Founded in 1968, Singapore Book Council (SBC) is a charity that fulfils its vision of “Building Our Imagine-nation” by developing creativity, imagination and original thought through reading, writing, illustrating and storytelling. It is in this spirit that it continues to champion the arts through its programming, literary art events and awards like tonight’s Singapore Literature Prize (2023), which is now in its 12th rendition (a biennial award) recognizing works of poetry, fiction and creative non-fiction in the languages of Singapore – Chinese, English, Tamil and Malay.
This year’s competition saw 1,500 team applications from 70 countries worldwide. The top 12 finalists were flown to Singapore for the final pitching session. The first-place solution by GIX students combined radio frequency identification (RFID) tags with weight sensor technology to track inventory usage, thereby minimising the amount of money, time and labour needed to manually count items.
The judges were impressed by the innovative and practical approach of the GIX team’s solution, which would significantly reduce the cost, time and manpower required to manage inventory for SBC’s libraries. The team also took a holistic approach in the design of their system, incorporating the end user’s needs and behaviours into its prototype. The second-place winners were from a local tech start-up that develops a graph data platform. The judges were impressed by the technical sophistication and user-friendliness of their product, as well as the depth of insights provided by the platform. The third-place winner, a cyber security company, was commended for its comprehensive approach to the challenge of designing a secure mobile messaging app that protects its customers’ privacy.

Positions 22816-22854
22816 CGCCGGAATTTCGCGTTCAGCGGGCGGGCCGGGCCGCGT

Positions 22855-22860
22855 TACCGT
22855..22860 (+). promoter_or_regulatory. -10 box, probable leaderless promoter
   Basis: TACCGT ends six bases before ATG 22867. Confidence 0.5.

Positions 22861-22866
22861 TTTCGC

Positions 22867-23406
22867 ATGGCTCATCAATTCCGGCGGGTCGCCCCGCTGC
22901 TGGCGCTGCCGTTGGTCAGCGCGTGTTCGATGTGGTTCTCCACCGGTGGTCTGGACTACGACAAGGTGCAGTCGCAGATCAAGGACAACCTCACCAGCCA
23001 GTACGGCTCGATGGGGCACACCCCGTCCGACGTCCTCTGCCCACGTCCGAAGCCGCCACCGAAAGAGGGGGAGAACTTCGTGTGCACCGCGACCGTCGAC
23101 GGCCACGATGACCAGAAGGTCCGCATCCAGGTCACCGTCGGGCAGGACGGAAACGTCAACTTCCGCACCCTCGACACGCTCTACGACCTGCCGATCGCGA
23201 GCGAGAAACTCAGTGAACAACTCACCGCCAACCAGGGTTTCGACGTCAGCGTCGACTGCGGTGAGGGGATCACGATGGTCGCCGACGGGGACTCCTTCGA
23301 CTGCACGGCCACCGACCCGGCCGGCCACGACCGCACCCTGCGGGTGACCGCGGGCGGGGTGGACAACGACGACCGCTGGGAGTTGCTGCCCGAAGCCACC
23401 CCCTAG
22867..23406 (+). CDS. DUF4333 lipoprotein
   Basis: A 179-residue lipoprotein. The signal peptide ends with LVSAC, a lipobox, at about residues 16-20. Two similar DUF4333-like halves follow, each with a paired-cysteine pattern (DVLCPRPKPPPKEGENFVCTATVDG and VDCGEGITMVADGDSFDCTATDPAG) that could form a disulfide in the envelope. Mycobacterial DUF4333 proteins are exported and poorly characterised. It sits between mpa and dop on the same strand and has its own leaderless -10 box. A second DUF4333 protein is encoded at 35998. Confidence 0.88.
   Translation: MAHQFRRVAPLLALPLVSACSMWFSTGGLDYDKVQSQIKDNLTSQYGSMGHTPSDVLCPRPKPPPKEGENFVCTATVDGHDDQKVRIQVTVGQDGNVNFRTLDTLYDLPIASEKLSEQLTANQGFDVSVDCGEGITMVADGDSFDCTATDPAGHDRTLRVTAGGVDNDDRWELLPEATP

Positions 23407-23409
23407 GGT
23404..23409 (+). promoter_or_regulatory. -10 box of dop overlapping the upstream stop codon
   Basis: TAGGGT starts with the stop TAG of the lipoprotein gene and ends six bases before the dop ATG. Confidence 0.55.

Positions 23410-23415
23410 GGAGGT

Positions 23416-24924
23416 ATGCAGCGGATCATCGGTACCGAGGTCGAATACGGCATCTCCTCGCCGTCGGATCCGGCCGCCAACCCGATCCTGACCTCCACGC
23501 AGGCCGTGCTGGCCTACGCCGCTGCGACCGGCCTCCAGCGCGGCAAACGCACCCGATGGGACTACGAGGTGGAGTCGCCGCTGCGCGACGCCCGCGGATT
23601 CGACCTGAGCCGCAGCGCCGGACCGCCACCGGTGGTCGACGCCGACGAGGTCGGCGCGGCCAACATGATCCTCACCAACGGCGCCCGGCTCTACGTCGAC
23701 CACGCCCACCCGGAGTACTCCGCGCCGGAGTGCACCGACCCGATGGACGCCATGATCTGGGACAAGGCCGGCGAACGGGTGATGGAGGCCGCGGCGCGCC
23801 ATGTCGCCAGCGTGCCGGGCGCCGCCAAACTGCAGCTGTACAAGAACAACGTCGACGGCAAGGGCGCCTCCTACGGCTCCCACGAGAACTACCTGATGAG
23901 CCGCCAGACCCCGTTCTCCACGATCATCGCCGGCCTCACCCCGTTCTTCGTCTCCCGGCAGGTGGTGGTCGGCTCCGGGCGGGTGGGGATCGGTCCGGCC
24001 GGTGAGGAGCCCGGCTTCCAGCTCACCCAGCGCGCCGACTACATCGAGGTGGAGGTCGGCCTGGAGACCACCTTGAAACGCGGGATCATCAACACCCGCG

Other awardees included the winner of this year’s Ang Mo Kio Food Truck Challenge (2023), which was won by team Mycos Kitchen. Their unique and healthy menu has been highly popular amongst the public. They have received a cash prize of $100,000 and will be the first Singapore startup to enter into the global Food Truck Championships in Sweden next month.
The 2023 Singapore Design Award winners were also feted at the event, which was held in conjunction with this year’s WAFX Singapore design festival. The top three winning teams were awarded grants of up to $80,000, with the overall winner receiving $170,000 in funding and a spot in a global startup accelerator programme.
The evening also saw the inaugural ceremony of the NUS Singapore History Prize, established in 2014 after an endowed gift from a donor. The prize is administered by the Department of History at NUS and casts a broad net in terms of genres in order to encourage Singaporeans to read and learn more about their country’s rich history. Professor Kishore Mahbubani, the senior advisor of NUS’ university and global relations, said that there are plans to expand the type of work that can qualify for the prize in the future. He cited the film 12 Years a Slave as an example of how history can sometimes be better told through other forms than just books.